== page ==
Jenny McCluskey, MSIS, Collection Development Librarian
What do you think of when you hear the term “graphic novel?” Superheroes, check. Manga, check. Fun stuff, right? And what about the term “nonfiction graphic novel?” Does that suggest popular classics of the medium, such as Persepolis or Maus? Or maybe newer standards come to mind, such as Congressman John Lewis’ New York Times-bestselling MARCH trilogy? Suddenly we see a great divide that is unfortunately still a very real misperception; that reading books that are fun cannot also be educational, and vice versa.
Some might say these YA titles are the reason for any recognition and popularization of nonfiction graphic novels, but what about solid, well-done graphic nonfiction for the younger set? Does that even exist? The answer is yes, and you already know more about children’s nonfiction graphic novels than you think. The medium of comics/graphic novels doesn’t limit the possibilities of what nonfiction can mean to a reader; it expands it, because there are literally endless possibilities to do so. As a comics specialist, I have long been a proponent of the one true cause: to make comics readers out of everyone I talk to, no matter their age or experience. Comics/graphic novels are anything and everything that their creators (AND readers) want them to be, including, in the case of nonfiction graphic novels, both factual and compelling to read.
The struggle to get acceptance for graphic nonfiction can be compared to the rise of narrative, or literary, nonfiction. Much has been made for years of the merits of narrative nonfiction, officially so for many K-12 schools. And why is that? Because narrative nonfiction is essentially an artful rendering of facts, or, to put it another way, using literary techniques to portray factual subject matter. Narrative nonfiction plays an important and official role in recent K-12 curricula standards. Using the vehicle of narrative, it is an excellent introduction to a topic, event, person, etc. It brings the reader to the facts through a story. Sounds much more appealing as homework than pages 12-30 in a dry textbook, right?
If that’s the case then, can children read factual narrative titles comparable to the quality of what is available in prose, but in graphic form? The answer is a resounding yes, they can!
Graphic novels do so much more than prose can through a seemingly endless variety of visual representations, subgenres, and art styles. They can intrigue even the most reluctant or emerging readers, as well as the avid, veteran ones. Seemingly gone are the days when libraries and teachers actively discouraged students from reading comics. On the contrary, there has been a rapidly growing movement of public librarians, who, joining with publishers and others over the past few years, are promoting the merits of comics/graphic novels, helping the K-12 community to learn more about how the medium can be included and taught in the curricula. Through the growth of comics programming at both library shows such as ALA, and comics conventions such as San Diego Comic-Con International, librarians and educators are coming together to learn from and support each other in ushering in what many hope will be an important component of every classroom one day: teaching and learning with graphic novels.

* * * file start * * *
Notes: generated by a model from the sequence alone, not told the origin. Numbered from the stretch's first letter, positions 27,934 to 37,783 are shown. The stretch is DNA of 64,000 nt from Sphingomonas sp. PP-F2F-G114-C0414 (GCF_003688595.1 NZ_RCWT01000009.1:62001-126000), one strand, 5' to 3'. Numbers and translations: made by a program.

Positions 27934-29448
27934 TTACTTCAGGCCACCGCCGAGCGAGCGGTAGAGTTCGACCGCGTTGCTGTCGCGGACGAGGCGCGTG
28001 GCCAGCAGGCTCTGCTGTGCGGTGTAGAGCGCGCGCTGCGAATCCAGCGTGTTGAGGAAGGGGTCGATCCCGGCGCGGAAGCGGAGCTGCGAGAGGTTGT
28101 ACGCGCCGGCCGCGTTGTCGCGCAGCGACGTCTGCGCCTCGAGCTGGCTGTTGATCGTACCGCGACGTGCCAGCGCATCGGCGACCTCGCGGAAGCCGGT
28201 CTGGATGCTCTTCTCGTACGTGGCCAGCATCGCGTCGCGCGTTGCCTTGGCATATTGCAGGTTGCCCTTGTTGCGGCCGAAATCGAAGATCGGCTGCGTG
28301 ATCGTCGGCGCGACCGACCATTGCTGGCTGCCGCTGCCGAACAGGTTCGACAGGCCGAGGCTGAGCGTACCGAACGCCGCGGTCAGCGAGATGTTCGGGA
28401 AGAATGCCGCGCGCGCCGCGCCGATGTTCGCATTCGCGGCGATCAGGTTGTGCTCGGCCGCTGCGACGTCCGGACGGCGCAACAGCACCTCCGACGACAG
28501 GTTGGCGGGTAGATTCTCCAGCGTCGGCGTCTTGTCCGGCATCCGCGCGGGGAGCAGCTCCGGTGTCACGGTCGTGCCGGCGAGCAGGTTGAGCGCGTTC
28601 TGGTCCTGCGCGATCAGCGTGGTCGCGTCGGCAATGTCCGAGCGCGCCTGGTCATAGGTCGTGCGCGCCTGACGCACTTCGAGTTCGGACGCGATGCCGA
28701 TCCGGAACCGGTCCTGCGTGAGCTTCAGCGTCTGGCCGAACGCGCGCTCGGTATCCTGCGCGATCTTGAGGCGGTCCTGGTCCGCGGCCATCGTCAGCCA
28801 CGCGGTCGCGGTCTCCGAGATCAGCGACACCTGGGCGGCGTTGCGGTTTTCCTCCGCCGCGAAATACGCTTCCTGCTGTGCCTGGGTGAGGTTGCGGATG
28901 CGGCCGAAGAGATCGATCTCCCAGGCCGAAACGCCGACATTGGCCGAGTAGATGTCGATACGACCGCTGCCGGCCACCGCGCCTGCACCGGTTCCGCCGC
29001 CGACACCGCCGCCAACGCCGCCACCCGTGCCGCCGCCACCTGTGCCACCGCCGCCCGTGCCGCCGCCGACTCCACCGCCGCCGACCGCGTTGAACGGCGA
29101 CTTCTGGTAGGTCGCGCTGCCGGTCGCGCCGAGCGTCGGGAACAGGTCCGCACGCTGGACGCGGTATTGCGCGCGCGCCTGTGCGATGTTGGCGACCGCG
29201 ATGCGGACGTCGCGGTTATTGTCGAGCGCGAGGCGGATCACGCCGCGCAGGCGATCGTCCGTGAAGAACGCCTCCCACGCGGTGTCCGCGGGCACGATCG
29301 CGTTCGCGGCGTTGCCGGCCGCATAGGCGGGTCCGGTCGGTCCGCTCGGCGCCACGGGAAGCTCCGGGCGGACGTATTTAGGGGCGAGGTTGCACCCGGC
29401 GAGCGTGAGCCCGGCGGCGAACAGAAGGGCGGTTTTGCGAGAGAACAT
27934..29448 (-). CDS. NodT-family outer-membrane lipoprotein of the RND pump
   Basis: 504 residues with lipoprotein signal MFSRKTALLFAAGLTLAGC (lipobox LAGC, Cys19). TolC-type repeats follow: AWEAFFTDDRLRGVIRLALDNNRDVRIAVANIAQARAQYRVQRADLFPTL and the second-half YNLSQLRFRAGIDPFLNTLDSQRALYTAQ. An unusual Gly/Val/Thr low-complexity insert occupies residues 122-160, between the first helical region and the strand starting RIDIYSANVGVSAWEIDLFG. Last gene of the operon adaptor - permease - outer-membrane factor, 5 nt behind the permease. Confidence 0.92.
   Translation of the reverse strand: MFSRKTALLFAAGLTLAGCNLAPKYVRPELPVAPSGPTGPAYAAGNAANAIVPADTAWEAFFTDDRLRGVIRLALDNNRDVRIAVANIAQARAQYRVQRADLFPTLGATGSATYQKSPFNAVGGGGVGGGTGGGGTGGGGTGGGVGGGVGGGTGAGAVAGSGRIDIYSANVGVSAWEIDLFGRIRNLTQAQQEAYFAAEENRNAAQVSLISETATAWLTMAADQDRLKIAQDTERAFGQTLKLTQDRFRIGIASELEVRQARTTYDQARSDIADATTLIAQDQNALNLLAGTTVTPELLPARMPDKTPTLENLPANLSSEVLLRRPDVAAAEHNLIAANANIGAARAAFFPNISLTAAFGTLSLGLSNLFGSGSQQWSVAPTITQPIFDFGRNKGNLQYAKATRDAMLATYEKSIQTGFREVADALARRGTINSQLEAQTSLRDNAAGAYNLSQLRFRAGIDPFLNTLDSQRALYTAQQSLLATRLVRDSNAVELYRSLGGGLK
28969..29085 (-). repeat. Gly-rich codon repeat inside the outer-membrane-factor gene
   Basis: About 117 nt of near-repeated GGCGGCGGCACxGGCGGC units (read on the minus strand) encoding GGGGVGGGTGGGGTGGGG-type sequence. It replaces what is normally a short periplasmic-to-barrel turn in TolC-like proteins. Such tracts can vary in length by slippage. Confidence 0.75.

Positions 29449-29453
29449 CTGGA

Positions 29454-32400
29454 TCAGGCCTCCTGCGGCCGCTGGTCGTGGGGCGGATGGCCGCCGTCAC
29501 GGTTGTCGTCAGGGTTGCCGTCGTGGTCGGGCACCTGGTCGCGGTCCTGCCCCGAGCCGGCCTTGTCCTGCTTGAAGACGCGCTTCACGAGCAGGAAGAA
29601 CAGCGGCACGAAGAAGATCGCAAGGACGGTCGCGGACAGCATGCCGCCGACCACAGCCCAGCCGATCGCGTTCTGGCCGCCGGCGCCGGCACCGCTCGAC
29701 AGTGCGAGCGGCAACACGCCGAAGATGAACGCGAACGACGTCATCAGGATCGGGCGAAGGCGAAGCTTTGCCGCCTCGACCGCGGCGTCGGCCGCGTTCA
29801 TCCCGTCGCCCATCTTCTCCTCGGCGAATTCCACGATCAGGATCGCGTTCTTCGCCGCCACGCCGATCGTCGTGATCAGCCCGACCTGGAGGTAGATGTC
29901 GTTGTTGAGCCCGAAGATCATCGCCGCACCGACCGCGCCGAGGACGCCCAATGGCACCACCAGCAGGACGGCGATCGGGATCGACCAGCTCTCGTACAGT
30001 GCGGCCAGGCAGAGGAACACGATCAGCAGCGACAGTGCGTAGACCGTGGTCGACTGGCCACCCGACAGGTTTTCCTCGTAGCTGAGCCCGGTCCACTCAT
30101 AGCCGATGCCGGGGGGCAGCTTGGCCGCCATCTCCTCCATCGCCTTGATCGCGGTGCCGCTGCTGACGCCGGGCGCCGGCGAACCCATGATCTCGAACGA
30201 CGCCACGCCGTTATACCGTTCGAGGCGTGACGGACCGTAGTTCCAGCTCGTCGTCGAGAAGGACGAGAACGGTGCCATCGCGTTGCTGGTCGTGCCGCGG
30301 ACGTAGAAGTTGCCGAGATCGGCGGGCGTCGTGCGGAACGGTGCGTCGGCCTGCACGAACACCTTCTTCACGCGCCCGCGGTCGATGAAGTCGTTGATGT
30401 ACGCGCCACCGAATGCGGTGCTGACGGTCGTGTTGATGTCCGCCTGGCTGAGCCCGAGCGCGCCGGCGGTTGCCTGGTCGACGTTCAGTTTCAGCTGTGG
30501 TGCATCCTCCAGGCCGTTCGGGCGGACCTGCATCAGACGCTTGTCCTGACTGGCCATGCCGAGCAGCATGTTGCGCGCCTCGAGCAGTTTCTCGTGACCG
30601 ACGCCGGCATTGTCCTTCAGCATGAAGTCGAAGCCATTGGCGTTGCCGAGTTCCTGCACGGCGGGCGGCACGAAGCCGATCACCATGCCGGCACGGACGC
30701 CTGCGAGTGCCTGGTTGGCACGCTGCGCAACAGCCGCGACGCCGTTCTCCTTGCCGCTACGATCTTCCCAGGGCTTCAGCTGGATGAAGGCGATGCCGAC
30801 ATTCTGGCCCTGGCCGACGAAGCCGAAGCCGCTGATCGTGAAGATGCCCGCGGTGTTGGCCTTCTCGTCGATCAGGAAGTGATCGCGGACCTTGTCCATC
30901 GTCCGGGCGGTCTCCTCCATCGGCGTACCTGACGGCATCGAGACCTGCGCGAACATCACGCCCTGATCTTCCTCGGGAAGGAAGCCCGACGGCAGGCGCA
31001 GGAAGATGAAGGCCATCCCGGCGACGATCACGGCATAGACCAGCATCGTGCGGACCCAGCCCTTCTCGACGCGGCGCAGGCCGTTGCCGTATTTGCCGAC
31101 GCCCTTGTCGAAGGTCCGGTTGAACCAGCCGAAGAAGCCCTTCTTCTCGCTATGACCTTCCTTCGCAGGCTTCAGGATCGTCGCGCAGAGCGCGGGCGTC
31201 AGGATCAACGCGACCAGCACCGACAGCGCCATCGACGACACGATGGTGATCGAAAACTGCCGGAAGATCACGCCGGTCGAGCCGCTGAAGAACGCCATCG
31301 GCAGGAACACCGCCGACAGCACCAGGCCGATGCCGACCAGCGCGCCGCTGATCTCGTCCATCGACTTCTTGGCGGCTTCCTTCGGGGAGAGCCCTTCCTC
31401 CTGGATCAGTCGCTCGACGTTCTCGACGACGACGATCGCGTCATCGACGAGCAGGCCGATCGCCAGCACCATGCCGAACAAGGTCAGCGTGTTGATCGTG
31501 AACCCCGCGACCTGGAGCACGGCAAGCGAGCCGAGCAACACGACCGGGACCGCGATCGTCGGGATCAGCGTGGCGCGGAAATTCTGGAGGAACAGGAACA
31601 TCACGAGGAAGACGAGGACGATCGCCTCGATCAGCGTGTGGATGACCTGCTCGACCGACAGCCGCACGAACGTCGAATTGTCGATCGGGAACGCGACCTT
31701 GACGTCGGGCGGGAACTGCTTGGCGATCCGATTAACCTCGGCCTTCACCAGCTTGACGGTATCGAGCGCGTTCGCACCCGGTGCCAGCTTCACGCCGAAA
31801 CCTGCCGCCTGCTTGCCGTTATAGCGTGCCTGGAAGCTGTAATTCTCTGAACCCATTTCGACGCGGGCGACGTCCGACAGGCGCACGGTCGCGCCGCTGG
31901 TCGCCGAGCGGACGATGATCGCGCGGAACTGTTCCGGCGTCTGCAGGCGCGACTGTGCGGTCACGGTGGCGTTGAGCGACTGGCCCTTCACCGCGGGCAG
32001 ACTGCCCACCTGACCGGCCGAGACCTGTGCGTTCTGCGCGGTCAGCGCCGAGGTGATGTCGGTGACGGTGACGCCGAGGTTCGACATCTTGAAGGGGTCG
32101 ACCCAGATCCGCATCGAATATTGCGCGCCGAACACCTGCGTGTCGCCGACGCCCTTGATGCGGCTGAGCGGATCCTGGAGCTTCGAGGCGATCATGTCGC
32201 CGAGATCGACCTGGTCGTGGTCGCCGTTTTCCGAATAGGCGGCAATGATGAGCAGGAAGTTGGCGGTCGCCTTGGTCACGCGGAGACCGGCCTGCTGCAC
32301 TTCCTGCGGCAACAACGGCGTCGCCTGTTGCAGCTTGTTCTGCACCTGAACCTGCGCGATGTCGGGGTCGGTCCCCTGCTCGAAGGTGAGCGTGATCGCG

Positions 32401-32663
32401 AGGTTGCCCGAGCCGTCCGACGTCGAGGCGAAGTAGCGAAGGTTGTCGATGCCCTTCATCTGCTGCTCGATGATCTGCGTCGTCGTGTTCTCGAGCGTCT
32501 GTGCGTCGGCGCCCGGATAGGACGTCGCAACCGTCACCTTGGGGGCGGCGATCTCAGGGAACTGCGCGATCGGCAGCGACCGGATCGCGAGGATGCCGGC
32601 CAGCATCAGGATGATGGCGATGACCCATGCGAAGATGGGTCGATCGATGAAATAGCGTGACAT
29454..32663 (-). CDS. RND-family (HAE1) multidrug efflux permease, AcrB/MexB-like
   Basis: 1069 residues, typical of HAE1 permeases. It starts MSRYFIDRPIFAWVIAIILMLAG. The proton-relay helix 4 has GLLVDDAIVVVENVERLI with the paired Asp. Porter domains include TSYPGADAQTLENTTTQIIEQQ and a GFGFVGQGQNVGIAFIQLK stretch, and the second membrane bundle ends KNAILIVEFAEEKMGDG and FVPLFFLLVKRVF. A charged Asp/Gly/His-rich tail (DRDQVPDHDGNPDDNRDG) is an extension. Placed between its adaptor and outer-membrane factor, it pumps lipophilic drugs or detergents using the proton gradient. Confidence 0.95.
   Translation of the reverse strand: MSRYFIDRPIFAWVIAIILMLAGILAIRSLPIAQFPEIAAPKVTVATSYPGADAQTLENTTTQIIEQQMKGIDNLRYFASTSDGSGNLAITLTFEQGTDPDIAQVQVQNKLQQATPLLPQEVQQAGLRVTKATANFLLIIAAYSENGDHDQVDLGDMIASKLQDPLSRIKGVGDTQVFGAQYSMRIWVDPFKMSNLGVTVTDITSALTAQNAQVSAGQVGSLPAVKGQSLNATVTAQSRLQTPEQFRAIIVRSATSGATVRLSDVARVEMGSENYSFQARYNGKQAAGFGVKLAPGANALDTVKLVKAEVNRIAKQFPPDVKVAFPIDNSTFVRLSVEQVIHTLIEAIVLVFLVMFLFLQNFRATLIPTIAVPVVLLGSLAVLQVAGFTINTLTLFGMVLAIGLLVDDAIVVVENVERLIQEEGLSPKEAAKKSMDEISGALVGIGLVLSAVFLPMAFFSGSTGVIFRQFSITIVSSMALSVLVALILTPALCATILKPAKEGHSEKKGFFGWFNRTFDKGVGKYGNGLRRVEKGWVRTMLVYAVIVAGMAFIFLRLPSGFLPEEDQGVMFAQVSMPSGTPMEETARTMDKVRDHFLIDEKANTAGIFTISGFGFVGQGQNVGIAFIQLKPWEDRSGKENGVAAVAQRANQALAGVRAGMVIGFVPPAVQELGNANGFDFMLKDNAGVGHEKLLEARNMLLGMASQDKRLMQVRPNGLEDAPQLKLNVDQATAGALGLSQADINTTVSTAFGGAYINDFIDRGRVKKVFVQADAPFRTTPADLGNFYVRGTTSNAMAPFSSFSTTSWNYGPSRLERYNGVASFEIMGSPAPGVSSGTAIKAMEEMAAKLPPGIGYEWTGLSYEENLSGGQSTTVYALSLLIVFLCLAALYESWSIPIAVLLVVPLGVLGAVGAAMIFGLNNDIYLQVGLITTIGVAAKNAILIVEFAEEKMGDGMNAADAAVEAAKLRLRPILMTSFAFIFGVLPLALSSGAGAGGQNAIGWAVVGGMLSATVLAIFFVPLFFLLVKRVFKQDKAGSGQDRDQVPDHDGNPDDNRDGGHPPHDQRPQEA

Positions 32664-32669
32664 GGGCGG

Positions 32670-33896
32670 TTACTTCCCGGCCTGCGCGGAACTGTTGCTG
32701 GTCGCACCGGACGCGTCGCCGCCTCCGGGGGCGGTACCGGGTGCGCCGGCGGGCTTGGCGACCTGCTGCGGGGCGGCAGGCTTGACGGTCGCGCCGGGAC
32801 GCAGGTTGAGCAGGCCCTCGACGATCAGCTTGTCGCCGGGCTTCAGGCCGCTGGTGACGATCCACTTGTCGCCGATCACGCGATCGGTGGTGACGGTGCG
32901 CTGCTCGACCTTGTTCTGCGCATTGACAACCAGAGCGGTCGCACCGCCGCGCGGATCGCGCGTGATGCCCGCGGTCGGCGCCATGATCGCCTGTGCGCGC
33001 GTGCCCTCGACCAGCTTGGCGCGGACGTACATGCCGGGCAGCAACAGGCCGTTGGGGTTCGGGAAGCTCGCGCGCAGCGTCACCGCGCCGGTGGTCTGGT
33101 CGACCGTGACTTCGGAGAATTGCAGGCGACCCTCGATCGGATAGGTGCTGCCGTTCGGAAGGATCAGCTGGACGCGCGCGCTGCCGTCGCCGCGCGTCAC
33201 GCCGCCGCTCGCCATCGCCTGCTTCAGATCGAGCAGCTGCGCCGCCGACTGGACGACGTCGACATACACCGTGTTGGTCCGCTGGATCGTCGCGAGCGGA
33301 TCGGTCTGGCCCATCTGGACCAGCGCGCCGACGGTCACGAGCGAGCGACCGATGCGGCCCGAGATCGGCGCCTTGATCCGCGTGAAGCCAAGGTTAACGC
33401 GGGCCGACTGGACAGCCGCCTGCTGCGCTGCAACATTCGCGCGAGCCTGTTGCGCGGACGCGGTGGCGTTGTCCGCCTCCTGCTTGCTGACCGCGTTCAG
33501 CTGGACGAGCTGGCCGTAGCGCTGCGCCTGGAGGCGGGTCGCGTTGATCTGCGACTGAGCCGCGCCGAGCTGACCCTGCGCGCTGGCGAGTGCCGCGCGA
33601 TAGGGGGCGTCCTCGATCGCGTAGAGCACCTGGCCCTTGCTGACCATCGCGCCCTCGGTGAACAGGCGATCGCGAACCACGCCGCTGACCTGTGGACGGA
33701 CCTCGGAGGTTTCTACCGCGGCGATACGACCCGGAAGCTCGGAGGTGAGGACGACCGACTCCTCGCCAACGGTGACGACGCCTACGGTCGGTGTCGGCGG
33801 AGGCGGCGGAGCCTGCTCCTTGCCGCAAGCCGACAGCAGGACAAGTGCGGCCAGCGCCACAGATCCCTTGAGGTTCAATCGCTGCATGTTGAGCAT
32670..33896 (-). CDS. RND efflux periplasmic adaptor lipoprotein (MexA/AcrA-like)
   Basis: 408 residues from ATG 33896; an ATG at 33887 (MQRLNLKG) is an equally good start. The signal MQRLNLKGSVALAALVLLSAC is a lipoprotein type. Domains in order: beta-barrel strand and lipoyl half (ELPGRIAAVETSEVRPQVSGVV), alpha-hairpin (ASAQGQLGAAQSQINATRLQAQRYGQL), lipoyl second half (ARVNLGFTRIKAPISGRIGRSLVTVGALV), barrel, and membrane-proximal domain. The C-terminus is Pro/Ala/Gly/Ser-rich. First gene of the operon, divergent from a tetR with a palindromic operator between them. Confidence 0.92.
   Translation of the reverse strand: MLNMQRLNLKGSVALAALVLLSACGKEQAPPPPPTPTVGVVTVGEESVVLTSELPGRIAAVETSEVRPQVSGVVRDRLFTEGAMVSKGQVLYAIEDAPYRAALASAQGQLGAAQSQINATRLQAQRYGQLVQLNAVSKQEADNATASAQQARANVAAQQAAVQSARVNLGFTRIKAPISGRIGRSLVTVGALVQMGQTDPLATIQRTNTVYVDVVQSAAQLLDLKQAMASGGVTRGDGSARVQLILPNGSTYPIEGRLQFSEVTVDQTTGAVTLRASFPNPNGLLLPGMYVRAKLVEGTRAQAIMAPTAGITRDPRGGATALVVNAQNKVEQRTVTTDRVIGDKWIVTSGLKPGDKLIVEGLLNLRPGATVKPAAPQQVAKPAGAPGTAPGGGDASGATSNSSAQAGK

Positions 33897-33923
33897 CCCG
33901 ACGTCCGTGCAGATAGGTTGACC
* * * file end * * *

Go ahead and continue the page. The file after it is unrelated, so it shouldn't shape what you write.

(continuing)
In that vein, graphic nonfiction has made many strides in establishing recognition for those classic graphic nonfiction titles, which are much more mature in theme than your average 8- to 11-year old child is ready to take on. So where can younger readers get these graphic nonfiction titles that earn straight A’s for drawing and keeping attention, not just in the classroom, but out of it as well?
The middle grade graphic memoir, along with slice-of-life nonfiction, has become a phenomenal draw and is one of the strongest trends in comics right now. This is, in part, by capturing the attention of non-comics readers with a winning combination of clean, colorful lines with compelling, and often true, stories about being in school, navigating life, and relationships. These books are coupling the very real highs and lows of life with artistry and imagery that appeal to, and often mirror, children in this age group. Those with female protagonists have resonated the most.
In fact, Raina Telgemeier, who is the reigning queen of the middle grade graphic novel, has created some of the most approachable books about real kids out there today. When you pick up one of her colorful titles, you might just be fooled into thinking it’s not “just a comic book” because of the inviting packaging blending seamlessly in with any children’s prose collection. Unless you look closely, you might have no idea that her New York Times-bestselling titles Smile, Sisters, and Guts (coming in Fall 2019, woo!), are all in fact Raina writing about Raina—that they are all childhood memoirs. Memoirs?! Yes indeed, some of the most popular, bestselling middle grade graphic novels being published are NONFICTION! The millions of Raina fans out there like nonfiction graphic novels because Raina has revealed parts of her childhood with artful imagination, and schools and parents everywhere are sure to want more titles that inspire children to express themselves through imagination. So not only are nonfiction graphic novels educational, but they are among some of the most popular graphic novels being published.